I remember where I was when my Grandma died, but not how I grieved. I was young at the time and struggled to understand what it meant to grieve. Death is part of life and learning to accept that aspect of human experience is a lifelong journey. College is a place to learn, so I decided I would explore the concept of grief at Conn, a safe place. It’s also a place where those who ask for help will receive it.
My friend was dying and I need someone to talk to. When I asked Rabbi Susan Schein, our College chaplain, for help she graciously agreed to speak with me. I talked to Rabbi Susan and we decided to take a walk in the College Arboretum. Like the Arboretum, grief can take hold of several paths, and the one someone follows is ultimately their choice.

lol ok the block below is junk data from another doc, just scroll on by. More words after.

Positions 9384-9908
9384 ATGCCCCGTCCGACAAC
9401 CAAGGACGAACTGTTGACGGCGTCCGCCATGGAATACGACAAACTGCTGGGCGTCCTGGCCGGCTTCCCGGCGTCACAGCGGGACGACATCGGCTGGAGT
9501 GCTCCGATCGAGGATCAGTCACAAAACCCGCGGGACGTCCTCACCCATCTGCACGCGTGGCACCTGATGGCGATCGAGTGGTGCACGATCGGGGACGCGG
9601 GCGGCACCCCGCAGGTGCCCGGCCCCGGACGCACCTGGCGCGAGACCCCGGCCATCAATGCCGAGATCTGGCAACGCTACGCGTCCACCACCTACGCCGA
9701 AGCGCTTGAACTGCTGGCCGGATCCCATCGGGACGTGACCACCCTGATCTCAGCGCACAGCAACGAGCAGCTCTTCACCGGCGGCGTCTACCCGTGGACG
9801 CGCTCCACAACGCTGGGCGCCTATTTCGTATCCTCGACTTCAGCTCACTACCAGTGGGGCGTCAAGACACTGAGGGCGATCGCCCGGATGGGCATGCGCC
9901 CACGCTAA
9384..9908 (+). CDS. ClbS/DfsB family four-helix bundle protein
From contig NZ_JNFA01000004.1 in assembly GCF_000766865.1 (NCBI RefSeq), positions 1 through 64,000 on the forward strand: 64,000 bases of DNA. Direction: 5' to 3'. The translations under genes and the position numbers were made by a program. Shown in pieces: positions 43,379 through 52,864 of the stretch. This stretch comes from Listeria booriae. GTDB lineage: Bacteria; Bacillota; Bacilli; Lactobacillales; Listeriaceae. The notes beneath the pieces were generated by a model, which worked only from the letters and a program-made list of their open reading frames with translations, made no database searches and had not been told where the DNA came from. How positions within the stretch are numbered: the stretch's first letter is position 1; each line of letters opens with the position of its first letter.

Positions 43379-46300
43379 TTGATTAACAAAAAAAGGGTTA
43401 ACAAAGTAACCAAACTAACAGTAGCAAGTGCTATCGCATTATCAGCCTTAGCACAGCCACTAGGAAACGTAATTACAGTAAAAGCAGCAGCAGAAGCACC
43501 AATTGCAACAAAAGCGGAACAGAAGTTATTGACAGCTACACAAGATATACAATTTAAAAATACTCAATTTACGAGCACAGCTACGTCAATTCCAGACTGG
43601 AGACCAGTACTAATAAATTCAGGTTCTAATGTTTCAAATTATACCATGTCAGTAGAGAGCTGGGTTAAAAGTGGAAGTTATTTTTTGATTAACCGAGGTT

As we continued to walk, Rabbi Susan told me that death is a part of life and that when we think of it, we should remember the impact the deceased had on our life. To lose a relative, or even a friend, should not be about forgetting; rather, it should be about remembering and learning how to better yourself in the process.
I am dedicating this post to Carole Wallace, a friend and my “surrogate” Grandma who inspires me tremendously to become a better writer and friend. I love you.